When you picture someone on an MBA programme, you may think of a banker, lawyer or finance manager; but would you imagine someone in scrubs?
The 2015 Executive MBA (EMBA) class is a diverse group of 63 participants from a huge range of industry backgrounds. Some work in energy, events, software and telecoms, but increasingly, more participants are coming from healthcare. So what has drawn these experts to complete an EMBA?
Dr Olalekan Otulana works as a portfolio GP in the NHS and has a special interest in drug and substance misuse management. He is also the Medical Director at the Perry Clayment Project Rehabilitation Centre. As his role has expanded over the years, he has been increasingly involved in people management and senior level decision making regarding recruitment, procurement and business expansion. “I am aware of the enormous emphasis on prudent management of resources and cost-cutting. Most of these decisions are being made my non-medical managers and the most important task is the ability to balance these management decisions with the best interest of patients’ care,” Ola says. “Having an MBA as a physician would equip me with the ingredients to manage resources wisely and ensure productivity, and more importantly, ensure that decisions are made in the best interest of patients.”
Improving patients’ care is the key driver for all of the participants in this healthcare-focused group. Dr Jag Ahluwalia, Medical Director of Cambridge University Hospitals, is responsible for a range of portfolios including clinical outcomes and quality of patient care. He also focuses on professional standards, infection control, and more recently IT and R&D. Before becoming medical director, he worked as a GP, a consultant neonatologist, the director of neonatology and the lead clinician for Norfolk, Suffolk and Cambridgeshire neonatal network. Jag is completing the EMBA because of an interest in bringing different viewpoints and perspectives to addressing the problems currently facing NHS as well as wanting to understand more about managing complex organisations in uncertain times. Having a better understanding of financial, operational and business matters will also help him to ask better questions and seek appropriate assurances about the balance between the patient’s best interests, the need for careful utilisation of taxpayer funding and how and where such resources are best spent.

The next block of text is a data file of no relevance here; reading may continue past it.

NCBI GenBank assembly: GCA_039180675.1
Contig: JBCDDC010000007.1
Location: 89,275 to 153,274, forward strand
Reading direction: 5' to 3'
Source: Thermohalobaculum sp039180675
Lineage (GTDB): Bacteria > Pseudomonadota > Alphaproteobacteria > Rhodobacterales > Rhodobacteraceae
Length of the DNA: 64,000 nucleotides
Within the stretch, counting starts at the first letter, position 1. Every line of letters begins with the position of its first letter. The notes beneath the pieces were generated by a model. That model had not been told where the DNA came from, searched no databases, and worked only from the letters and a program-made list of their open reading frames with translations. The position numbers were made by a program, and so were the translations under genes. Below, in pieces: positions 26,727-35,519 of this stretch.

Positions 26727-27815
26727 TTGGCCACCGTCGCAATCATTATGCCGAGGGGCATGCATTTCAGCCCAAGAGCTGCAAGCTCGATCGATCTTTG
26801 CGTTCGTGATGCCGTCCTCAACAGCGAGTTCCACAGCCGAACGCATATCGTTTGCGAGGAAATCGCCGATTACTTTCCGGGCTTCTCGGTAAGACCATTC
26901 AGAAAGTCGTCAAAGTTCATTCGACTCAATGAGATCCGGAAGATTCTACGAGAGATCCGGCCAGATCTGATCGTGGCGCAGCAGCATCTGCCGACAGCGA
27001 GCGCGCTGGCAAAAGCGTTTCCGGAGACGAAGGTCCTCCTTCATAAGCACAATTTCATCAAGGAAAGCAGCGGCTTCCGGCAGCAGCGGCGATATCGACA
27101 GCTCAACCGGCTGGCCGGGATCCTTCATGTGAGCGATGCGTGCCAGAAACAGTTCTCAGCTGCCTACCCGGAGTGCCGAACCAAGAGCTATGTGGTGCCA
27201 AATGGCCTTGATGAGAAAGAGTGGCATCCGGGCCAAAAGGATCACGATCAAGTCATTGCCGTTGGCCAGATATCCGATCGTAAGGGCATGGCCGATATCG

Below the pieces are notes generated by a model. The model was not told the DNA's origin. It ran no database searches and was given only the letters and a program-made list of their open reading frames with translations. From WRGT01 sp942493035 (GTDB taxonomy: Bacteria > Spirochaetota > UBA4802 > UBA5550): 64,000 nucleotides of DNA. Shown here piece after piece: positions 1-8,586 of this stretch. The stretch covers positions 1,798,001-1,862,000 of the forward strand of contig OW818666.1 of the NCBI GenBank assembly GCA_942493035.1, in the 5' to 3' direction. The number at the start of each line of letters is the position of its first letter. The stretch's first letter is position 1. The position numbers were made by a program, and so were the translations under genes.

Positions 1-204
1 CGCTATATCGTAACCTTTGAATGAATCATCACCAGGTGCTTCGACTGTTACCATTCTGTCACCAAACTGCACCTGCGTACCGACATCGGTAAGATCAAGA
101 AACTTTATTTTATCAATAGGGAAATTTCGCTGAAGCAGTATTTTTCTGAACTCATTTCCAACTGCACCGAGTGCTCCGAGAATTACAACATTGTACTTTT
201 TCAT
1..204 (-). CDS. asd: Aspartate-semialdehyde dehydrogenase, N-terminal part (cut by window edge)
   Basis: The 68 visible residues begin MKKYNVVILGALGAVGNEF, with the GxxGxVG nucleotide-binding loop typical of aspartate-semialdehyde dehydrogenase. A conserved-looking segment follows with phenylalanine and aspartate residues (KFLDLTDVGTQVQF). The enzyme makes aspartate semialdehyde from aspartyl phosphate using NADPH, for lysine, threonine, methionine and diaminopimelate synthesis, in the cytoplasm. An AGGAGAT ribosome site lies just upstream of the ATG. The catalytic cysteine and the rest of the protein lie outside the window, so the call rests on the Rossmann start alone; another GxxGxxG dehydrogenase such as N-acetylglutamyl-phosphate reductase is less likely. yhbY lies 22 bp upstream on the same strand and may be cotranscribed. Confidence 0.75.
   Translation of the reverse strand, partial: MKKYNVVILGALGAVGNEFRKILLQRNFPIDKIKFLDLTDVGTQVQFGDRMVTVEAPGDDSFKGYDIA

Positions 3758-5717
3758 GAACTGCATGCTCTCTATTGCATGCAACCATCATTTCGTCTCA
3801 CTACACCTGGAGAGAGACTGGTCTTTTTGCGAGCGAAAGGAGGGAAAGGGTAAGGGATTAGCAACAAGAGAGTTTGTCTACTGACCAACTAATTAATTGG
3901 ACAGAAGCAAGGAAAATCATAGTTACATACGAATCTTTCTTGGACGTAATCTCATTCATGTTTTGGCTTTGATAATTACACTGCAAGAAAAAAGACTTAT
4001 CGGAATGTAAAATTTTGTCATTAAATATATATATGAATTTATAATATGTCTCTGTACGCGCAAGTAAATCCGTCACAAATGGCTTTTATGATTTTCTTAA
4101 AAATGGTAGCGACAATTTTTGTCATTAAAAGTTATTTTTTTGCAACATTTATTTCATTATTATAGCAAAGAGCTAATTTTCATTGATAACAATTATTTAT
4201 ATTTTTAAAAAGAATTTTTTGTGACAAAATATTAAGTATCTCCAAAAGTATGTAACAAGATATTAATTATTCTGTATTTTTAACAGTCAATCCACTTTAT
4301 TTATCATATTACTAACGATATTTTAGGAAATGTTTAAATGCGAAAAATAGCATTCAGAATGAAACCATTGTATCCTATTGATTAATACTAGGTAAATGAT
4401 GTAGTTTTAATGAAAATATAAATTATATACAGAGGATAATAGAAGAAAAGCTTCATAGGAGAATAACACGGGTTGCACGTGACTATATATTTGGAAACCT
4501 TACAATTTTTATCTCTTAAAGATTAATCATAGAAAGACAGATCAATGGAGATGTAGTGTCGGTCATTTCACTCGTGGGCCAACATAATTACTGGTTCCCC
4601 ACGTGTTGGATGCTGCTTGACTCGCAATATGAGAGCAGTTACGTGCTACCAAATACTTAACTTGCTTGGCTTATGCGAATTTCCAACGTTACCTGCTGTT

Improving patient experience can also be supported by better public policy. Rebecca Cotton, Director of Policy for the Mental Health Network, works with chairs and chief executives leading NHS mental health services across the country on policy and legislation impacting on the sector. She spends time with policy makers and ministers working on a wide range of issues – from funding to education and priorities for the NHS as a whole. With the current economic climate, Rebecca believes it’s essential to invest in developing the managerial capacity and capabilities of the workforce. “Great management ensures we can make the biggest difference possible – whichever good cause we are working for. [By completing the EMBA], I knew that I would benefit from deepening my understanding about how to successfully run an organisation, from making financing decisions, to developing strategy, right through to effective operations management,” Rebecca says. “I hope it will enable me to make a difference on an even bigger scale.”
With increasing financial pressure on the NHS, rising demand for its services and nearly half of all trusts finishing last year in deficit, great leadership and creative ideas can make a difference. The Cambridge EMBA participants are rising to the challenge and through hard work and expanding their knowledge of business and management, they are finding ways to improve services, policy and patient care in this difficult time for the NHS.